GOVERNMENT OFFICIAL, LAWYER
The son of a fine Scarsdale High School history teacher and a successful architect, Ken Juster was marked for achievement. Even before arriving in college, Juster had, for his day, an extraordinary experience, living in Thailand as part of the AFS Program.
His years at Harvard did not disappoint. He earned a Bachelor of Arts degree in government (Phi Beta Kappa and Magna Cum Laude.) He secured a Master’s degree in public policy from the John F. Kennedy School of Government and continued his education at Harvard Law School from which he graduated with honors in 1980.
Even before graduation from Law School. Juster continued to build on his AFS experience. This time he got a grant from the Center for International Affairs to spend a summer in Japan doing research. During the Carter years, Juster worked one summer on the staff of the National Security Council under Zbigniew Brzezinski. After graduation, Juster practiced law at the firm of Arnold & Porter, in time becoming a senior partner.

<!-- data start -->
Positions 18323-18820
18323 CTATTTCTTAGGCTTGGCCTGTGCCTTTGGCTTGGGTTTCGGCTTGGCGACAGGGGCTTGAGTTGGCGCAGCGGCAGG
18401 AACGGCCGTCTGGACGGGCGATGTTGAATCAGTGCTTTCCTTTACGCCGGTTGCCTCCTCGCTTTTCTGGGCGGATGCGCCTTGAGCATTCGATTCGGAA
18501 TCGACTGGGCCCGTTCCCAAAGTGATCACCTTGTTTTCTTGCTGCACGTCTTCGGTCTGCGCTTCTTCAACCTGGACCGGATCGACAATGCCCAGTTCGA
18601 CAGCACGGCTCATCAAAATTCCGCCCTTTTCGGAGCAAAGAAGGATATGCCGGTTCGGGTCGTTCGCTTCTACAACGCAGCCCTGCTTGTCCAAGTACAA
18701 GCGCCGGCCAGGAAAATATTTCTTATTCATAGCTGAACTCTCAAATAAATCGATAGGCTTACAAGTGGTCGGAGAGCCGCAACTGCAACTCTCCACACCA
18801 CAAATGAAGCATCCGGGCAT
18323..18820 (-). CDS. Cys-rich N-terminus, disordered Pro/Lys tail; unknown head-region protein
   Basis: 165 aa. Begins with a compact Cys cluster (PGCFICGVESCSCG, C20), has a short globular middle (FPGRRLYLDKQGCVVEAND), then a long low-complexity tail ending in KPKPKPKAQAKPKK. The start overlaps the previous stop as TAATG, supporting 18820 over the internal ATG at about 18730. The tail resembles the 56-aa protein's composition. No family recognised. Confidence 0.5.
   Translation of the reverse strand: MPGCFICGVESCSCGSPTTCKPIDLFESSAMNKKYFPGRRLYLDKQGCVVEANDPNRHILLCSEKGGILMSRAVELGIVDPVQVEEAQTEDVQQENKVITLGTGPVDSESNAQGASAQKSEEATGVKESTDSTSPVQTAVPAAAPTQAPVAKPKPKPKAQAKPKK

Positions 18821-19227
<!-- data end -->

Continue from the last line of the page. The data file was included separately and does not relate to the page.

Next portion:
Among his special moments with the law was the appearance, unannounced, of George Kennan in his office. (Kennan had been the focus of a high school paper Juster had written years earlier.) He also represented Mikhail Gorbachev in a legal matter.
When George Herbert Walker Bush was elected President in 1988, Juster went to Washington D.C. where he was the senior advisor to Deputy Secretary of State Lawrence Eagleburger. He was a member of a three-man team that negotiated the release of a Chinese dissident following the events at Tiananmen Square in 1989. When in 1992 James Baker resigned as Secretary of State to run President Bush’s campaign for re-election, Eagleburger became Secretary of State and Juster became the Counselor of the U.S. Department of State, a position he held until the inauguration of Bill Clinton.
Juster was called back into government service with the election of George W. Bush, this time as Under Secretary of Commerce from 2001-2005. He was responsible for the Bureau of Industry and Security, focusing on those areas where business interests and national security overlapped. Upon completion of his four years, Juster received the William C. Redfield award, the Commerce Department’s highest honor.
In addition to his various legal and administrative duties, Juster has written and taught widely. One particularly significant work, “The Myth of Iraqgate” was published in Foreign Policy magazine in 1994. He taught law at the Georgetown University Law Center.
Finally Juster has been honored, and honored and honored. Seven weeks ago the Consul General of Germany decorated him with the Officer’s Cross of the Order of Merit of the Federal Republic of Germany. Now we are honored to have Kenneth Juster with us today.